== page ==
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The Scorpion King
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679 Posts
While I am not usually into beating dead horses, I'm bored, so I'll take the bait. I don't think anyone has ever stated that they disagree with the having a bulkhead covering the pump and filter arrangement. It's been in the rulebook for a long time.

Until somebody posts a picture, I will refrain from further comment.

--
John


>From here:
>http://www.rally-america.com/Update/day/day_index.html
>
>
>For those who think fuel system bulkheads are a bad idea....
>
>"Unfortunately the rally has ended early for yesterday’s
>leader Travis Pastrana. ......... The car hit a tree with the
>left rear and pushed the wheel into the fuel cell breaking the
>fitting off the fuel filter."
>
>
 

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I don't think the bulkhead requirement is much of an issue for anyone. The more interesting question is, what type of bulkhead was on the car and where was the cell located? I ask because I am concerned with the the new NASA rule requiring the cell be in the trunk of the car because I feel it is more exposed in a side and rear end impact. We prefer our current location in the rear seat area, directly above the stock location, well surrounded by multiple parts of the safety cage. This is the required location for BTCC and an allowed location for Rally America. Right now we are trying to decide if we should leave it in this location and run an RA logbook or move it so we can run either logbook.

I have no idea where the cell/filter were located in the car in question and if the location played any role in the withdrawl. I am curious however.
 

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Well, seeing as how I was the captain for the finish control of SS#9 on Saturday at 100AW, I saw the results of the crash shortly after they happened.

The car would not have been able to continue regardless, based on the conditions I saw. The team made it through our control, removed the badly damaged tire they had on the vehicle, attempted to point the rear wheels in the correct direction, adjust the location of some remaining jagged sheetmetal, and then installed their spare, which was also flat (I don't know where they may have flattened the spare they had in the boot.)

It was our opinion upon viewing the damage that they would not make it to the next service opportunity given the damage to the vehicle (and we had no information indicating a fuel system issue). As it happened, they made it partly into SS#10 before pulling off and withdrawing.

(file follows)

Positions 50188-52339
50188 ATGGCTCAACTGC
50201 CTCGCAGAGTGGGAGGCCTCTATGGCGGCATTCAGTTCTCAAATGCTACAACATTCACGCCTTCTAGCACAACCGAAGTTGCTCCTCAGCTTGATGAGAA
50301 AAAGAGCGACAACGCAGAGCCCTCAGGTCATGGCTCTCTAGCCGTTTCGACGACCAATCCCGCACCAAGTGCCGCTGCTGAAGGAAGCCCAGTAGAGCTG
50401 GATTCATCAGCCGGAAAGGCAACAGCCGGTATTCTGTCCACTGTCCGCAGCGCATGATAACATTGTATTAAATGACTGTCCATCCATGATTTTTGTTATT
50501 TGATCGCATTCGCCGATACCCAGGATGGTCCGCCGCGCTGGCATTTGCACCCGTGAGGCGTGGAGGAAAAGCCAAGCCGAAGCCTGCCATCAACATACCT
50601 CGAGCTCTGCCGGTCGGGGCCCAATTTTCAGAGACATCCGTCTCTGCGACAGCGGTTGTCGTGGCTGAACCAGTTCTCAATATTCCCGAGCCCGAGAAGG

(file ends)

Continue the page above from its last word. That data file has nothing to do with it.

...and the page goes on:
Brad Odegard
 

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I have a cat.
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The car would have made it to service if it didn't have an inch of fuel swimming around the occupant's feet...despite the bulkhead...and if it wasn't dripping fuel out of the breached trunk onto the exhaust system.

I like my fuel cell well protected by the cage even more after thoroughly inspecting Travis' car post crash.

Edit...also saw the value of the bulkhead firsthand. Without it a fountain of fuel would have been spraying them. Just because it leaked does not mean its a bad thing.

Now, about teaching a driver when to say when...standing fuel on the floor should be a good clue to pull over and turn the pumps off, I would think.:)
 

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Discussion Starter · #6 ·
>The car would have made it to service if it didn't have an
>inch of fuel swimming around the occupant's feet...despite the
>bulkhead...and if it wasn't dripping fuel out of the breached
>trunk onto the exhaust system.
>
>I like my fuel cell well protected by the cage even more after
>thoroughly inspecting Travis' car post crash.


Ooooh...ooooh.... I smell an opportunity to make my case for keeping all fuel system components external to the cockpit and trunk (boot).

Granted common sense would make one (including me) think having a cell located well within the cage is a good thing. However....

I think all fuel system components (tank/cell, filters, pump(s), fittings, and lines) should be external to the cockpit and trunk, because this will significantly reduce the possibility of fuel pooling in these areas. Crashes are not the only situation where fittings can fail. Careless installation, torquing, component fault, etc can cause a fitting to leak. I would rather see leaking fuel dripping onto the ground rather than within the vehicle.

I have seen far too many rally cars (most) with fuel fittings in the trunk that if they leaked would pool fuel in the cockpit and/or passenger compartment.

One might say, "What happens if the fuel system is leaking and the car is overturned?" Well... you might also be hit by a meteor today. Keeping these components outside of the vehicle (sealed properly) might result in fuel pooling on the overturned underside of the vehicle, but not leaking into the passenger compartment.

Okay, boys and girls, flame away at me (pun intended).

Edited for typos.
 
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